75 years ago this week, the Sports Car Club of America came to be. Since then, the SCCA has made a lot of history – and done a lot of racing. Truth be known, the SCCA has made more motorsports history than most automotive clubs combined. And to celebrate this milestone accomplishment, RACER.com will take you through a historical journey this week. In our journey so far this week, we’ve seen how SCCA began and played witness to its early motorsports events. And while those early days were fun, SCCA’s determination to be the best in motorsports meant things got serious very fast.
In 1953, the shape of road racing in America changed. The 1952 Watkins Glen main event had been cut short at two laps when SCCA President Fred Wacker sideswiped the crowd on the main straight, killing a small boy and sending several other people to the hospital. It had become obvious that street racing was no longer acceptable, and permanent road racing facilities were needed.
While the design of circuits such as Road America and the Watkins Glen Grand Prix Circuit was underway in the mid-1950s, in the interim it was America’s airports that supplied the racing circuits that kept SCCA alive and thriving into the 1960s.
By 1954, there were enough SCCA races and racers that national championships began to be awarded in each class. However, competing for one of these titles still required a driver to travel around the country to events. That same year, the SCCA President’s Cup was inaugurated and was presented to SCCA’s top competitor, with the inaugural award presented to Bill Spear by U.S. President Dwight Eisenhower.
The criss-cross-the-country format for determining national champions lasted until 1964 when SCCA divided the country into geographic divisions and allowed drivers to compete for points only within them. The top competitors from all the divisions came together for an event in the fall that became known as the SCCA National Championship Runoffs.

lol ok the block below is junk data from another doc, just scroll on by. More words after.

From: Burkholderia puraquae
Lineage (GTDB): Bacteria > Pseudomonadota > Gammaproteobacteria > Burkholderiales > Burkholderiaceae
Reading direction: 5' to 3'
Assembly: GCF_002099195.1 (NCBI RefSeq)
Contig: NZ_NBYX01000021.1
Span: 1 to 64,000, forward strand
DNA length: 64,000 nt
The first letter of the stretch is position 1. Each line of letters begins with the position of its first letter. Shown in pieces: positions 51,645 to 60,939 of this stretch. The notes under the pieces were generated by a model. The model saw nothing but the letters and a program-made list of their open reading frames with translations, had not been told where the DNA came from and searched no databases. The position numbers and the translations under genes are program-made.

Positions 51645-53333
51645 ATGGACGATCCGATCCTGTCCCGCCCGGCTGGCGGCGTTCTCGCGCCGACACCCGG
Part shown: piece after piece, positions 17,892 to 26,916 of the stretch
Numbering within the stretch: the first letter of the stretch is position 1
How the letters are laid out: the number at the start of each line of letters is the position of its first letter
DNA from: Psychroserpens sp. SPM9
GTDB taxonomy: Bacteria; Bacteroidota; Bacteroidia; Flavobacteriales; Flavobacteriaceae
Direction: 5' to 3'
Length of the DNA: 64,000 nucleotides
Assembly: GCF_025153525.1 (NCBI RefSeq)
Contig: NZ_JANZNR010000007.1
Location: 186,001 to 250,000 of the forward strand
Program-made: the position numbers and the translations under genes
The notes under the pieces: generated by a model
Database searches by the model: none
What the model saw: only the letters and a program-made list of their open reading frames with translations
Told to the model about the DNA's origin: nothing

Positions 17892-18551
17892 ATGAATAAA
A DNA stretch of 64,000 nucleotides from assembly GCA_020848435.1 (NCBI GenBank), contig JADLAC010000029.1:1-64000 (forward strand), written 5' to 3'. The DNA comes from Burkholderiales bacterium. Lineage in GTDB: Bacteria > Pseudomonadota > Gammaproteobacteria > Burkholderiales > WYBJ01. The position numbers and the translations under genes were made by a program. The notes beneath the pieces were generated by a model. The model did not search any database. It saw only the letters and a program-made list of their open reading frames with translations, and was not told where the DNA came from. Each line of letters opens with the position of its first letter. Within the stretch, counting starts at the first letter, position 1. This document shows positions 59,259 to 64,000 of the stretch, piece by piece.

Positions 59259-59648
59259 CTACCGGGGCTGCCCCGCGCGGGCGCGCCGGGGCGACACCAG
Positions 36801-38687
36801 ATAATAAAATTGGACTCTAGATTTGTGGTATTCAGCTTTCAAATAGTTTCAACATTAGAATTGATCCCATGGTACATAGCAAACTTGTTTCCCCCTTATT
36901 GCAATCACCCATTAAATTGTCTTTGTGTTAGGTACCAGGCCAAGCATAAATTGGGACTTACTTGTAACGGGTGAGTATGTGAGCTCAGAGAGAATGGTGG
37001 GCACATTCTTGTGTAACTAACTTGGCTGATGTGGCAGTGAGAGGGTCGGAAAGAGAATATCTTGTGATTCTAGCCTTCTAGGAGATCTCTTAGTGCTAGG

During this time, the SCCA continued to adhere to a strictly amateur policy, even suspending the licenses of drivers who ran events for money. Meanwhile, other organizations around the U.S. were hosting professional races, and this led to an extremely divisive year, 1961. Many on the SCCA Board of Governors held to the traditional position supporting amateurism, while a more liberal wing felt that SCCA should embrace professionalism.
In the end, the Board of Governors voted to not only allow SCCA drivers to compete for money, but also to begin sanctioning professional SCCA events in 1962. This led to creation of the United States Road Racing Championship (USRRC) series in 1963; the Trans-American Championship (Trans-Am) series in 1966; the Canadian-American Challenge Cup (Can-Am) series in 1966; and the SCCA Continental Championship series in 1967.
Basically, the moment the SCCA decided to embrace professional racing, the landscape of racing on American soil changed. SCCA had the best drivers in the country, and suddenly the gates were opened and those drivers were welcome to flood the professional ranks.
While it can’t be said that all SCCA drivers rocked the early ’60s world of motorsports, many did, including the likes of Phil Hill, Roger Penske, George Follmer, Dan Gurney (who in the ’50s ran afoul of the amateur status requirement), Mark Donohue and many, many more.
None of that is to say the SCCA pivoted to become solely a professional racing organization. The fact is, most of the SCCA embraced its amateur roots – and tomorrow in our look back at SCCA’s 75 year history, we’ll discover more.